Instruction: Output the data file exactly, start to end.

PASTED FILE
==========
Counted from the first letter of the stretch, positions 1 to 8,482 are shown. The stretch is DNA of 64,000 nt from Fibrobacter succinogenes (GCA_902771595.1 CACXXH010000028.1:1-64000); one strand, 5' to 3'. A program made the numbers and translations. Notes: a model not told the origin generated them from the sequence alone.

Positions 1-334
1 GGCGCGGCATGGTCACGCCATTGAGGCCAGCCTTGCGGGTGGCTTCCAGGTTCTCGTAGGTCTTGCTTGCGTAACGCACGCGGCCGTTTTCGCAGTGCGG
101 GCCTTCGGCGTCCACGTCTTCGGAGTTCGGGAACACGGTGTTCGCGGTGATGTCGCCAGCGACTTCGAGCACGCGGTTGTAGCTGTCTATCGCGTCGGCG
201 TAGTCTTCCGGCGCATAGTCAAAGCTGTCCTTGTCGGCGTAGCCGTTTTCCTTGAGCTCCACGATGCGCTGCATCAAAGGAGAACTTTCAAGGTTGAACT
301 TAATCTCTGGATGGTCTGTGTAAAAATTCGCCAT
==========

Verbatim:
Counted from the first letter of the stretch, positions 1 to 8,482 are shown. The stretch is DNA of 64,000 nt from Fibrobacter succinogenes (GCA_902771595.1 CACXXH010000028.1:1-64000); one strand, 5' to 3'. A program made the numbers and translations. Notes: a model not told the origin generated them from the sequence alone.

Positions 1-334
1 GGCGCGGCATGGTCACGCCATTGAGGCCAGCCTTGCGGGTGGCTTCCAGGTTCTCGTAGGTCTTGCTTGCGTAACGCACGCGGCCGTTTTCGCAGTGCGG
101 GCCTTCGGCGTCCACGTCTTCGGAGTTCGGGAACACGGTGTTCGCGGTGATGTCGCCAGCGACTTCGAGCACGCGGTTGTAGCTGTCTATCGCGTCGGCG
201 TAGTCTTCCGGCGCATAGTCAAAGCTGTCCTTGTCGGCGTAGCCGTTTTCCTTGAGCTCCACGATGCGCTGCATCAAAGGAGAACTTTCAAGGTTGAACT
301 TAATCTCTGGATGGTCTGTGTAAAAATTCGCCAT